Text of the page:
A desert plant is one that thrives in arid regions with little rainfall, storing water in its tissues or hollow center and reducing transpiration by total or seasonal leaflessness or a densely hairy, waxy, varnished, or otherwise modified leaf. Cacti are the most common desert plants; however, succulents, desert trees, grasses, and types of small shrubs and flowering bushes all grow well in deserts.

What are characteristics of a desert plant?

Some of the characteristics of a desert plant are

  • Low Water Requirements. Desert plant survival depends on being able to exist on very little rainfall.
  • Small or No Leaves. Moisture evaporates through leaves.
  • Thorns. Many desert plants have needles or thorns.
  • Ability to Quickly Absorb Water.

Let us look at some amazing and unique desert plants that can even grow in very harsh climate. Desert plants can be classified into three main categories: Cacti and Succulents, Wildflowers, and Trees, Shrubs, and Grasses. We’ve put together a handy desert plants list for each category that details the most popular plants in that category.

Succulents

Did you know that all cacti are succulents, but all succulents are not cacti? The possibilities for decorating your house and garden with these trendy plants are unlimited, thanks to their simplicity of care and huge diversity of shapes, sizes, and colours. It appears that you can grow succulents practically anyplace, from terrariums to your garden.

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Here is a list of 5 most popular succulents for your home and garden.

1. Ghost Plant

The ghost plant is one of the most commonly utilised succulent plants nowadays. You’ve probably seen succulent gardens and indoor terrariums, which have become increasingly popular in landscape and home decor. It’s scientific name is Graptopetalum paraguayense, and it’s one of the easiest succulent plants to look after. These plants can take on a variety of colours depending on how much sunlight they get, ranging from blue-gray to pinkish yellow. Its old leaves fall off when new rosettes emerge at the tips of its stalks. In the spring, you can see the ghost plant blooming with vivid yellow blossoms.

Source: Pixabay

2. Pencil Plant

These succulents are commonly employed in drought-tolerant landscaping, or xeriscaping, and are a popular option among modern landscapers. When the plant, also known as Euphorbia tirucalli, is stressed, the plant’s green pencil-like sticks turn bright coral. Succulent stress can be caused by a variety of circumstances, such as the plant receiving little water, being too cold, or being planted in nutrient-deficient soil. Gardeners frequently deprive this succulent, as well as a variety of other succulents, of nutrients or water on purpose in order to encourage the plant to reveal its vibrant hues.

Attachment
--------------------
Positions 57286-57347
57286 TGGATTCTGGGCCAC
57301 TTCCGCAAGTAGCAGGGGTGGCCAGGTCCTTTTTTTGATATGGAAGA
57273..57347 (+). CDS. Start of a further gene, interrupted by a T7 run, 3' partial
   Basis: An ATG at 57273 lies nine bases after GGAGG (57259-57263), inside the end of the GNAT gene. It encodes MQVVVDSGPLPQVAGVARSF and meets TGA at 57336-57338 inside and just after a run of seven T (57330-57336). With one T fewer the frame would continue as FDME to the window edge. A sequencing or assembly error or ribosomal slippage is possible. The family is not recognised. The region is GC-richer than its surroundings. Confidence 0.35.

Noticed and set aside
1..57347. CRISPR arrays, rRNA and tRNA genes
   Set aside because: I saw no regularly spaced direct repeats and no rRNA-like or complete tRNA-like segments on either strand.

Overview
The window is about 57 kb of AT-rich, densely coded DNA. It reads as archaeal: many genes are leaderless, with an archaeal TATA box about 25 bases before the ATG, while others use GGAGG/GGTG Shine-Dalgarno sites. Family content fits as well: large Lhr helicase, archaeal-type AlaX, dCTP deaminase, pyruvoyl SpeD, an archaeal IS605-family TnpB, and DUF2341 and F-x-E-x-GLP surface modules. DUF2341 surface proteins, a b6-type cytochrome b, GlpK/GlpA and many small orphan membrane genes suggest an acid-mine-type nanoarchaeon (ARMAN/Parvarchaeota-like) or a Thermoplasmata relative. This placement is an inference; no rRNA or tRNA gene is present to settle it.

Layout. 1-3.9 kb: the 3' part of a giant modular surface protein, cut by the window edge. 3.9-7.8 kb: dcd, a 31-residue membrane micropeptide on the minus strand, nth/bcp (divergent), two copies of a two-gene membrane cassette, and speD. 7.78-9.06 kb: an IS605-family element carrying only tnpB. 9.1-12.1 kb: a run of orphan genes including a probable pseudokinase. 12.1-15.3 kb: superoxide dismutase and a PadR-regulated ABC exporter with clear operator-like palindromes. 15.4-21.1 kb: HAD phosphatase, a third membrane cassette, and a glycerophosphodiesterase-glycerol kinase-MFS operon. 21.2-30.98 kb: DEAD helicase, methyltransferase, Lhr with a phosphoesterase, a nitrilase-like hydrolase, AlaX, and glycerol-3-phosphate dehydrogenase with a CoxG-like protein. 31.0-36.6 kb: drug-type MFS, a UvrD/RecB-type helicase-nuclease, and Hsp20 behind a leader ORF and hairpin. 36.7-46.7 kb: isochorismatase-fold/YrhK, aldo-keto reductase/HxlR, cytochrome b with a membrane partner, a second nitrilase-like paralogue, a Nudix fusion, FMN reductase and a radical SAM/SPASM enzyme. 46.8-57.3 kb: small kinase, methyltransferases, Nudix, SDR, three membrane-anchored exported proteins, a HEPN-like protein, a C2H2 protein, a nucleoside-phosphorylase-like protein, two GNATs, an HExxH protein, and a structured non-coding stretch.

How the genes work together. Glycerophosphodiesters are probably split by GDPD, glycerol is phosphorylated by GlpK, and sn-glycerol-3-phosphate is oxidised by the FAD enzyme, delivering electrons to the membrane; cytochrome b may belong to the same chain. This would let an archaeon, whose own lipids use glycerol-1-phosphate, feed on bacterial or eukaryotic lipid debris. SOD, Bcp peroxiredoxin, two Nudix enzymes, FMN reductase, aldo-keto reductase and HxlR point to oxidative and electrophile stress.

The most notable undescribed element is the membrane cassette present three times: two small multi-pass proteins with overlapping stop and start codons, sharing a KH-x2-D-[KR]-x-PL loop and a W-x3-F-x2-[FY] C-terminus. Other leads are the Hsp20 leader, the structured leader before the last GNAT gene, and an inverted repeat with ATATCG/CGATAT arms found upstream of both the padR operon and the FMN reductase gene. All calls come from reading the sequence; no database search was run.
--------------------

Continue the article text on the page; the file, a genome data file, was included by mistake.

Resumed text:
Source: Pixabay

3. Burro’s Tail

The Burro’s Tail succulent, which is popular as a house plant, has long stems plaited with tear-dropped shaped leaves. They’re ideal for hanging baskets since their long stems dangle down to the ground. Green to blue-green in colour, with an ashy finish that gives the colours a muted tone. Because the leaves will burn if exposed to direct sunlight, keep your Burro’s Tail out of direct sunlight. The ideal lighting is partial sun or brightly lighted shade.

Source: Pixabay

4. Paddle Plant

The paddle plant’s amusing nickname, red pancakes, comes from its huge, brilliant red, disk-shaped leaves. They grow in hardiness zones 9 to 11 and make a spectacular accent to any xeriscape garden. The paddle plant matures into a single blooming stalk from the middle. The paddle plant, like many other succulents, is a monocarpic plant, meaning it only produces flowers when it is towards the conclusion of its life cycle. The good news is that you can save your paddle plant by just snipping off the stem and replanting it!

Photo by David J. Stang, CC BY-SA 4.0 via Wikimedia Commons

5. Living Stone

Lithops, or living stones, are a prime illustration of evolution at its finest. These succulents have evolved to blend in with their surroundings while still defending themselves against predators. They appear to be little stones or pebbles at first glance. However, upon closer inspection, these stones reveal themselves to be living plants.

The plant’s formation is stripped down to just two leaves, which are welded together at the base where the root maintains them together, due to the harsh environment conditions. The plant can also store as much water as possible thanks to its thick stone-shaped leaves.

Mokkie, CC BY-SA 4.0 Via Wikimedia Commons

Wildflowers

In the parched desert terrain, desert wildflowers add a splash of colour. Despite having adapted to thrive in such hostile environments, their bloom cycles are particularly sensitive to a multitude of conditions, including the frequency of winter rainfall, mild temperatures, wind, and elevation. Although most desert wildflowers are known to be found solely in their natural habitat, several species can be modified for use in the home garden.

Here is a list of 5 most popular windflowers for your home and garden.

1. California Poppy

This poppy is noted for its brilliant orange hue as the official state flower of California. It is native to the western United States, ranging from the Oregon coast to Baja California. The California poppy can be found in gardens, roadsides, and even empty lots in most states due to its popularity and ease of cultivation. This dicot’s petals open in the day and close at night. In California and other cooler coastal locations, it will bloom throughout summer. The flowers will die after blossoming in early spring in hotter summer locations, and the plant will remain dormant for the rest of the summer.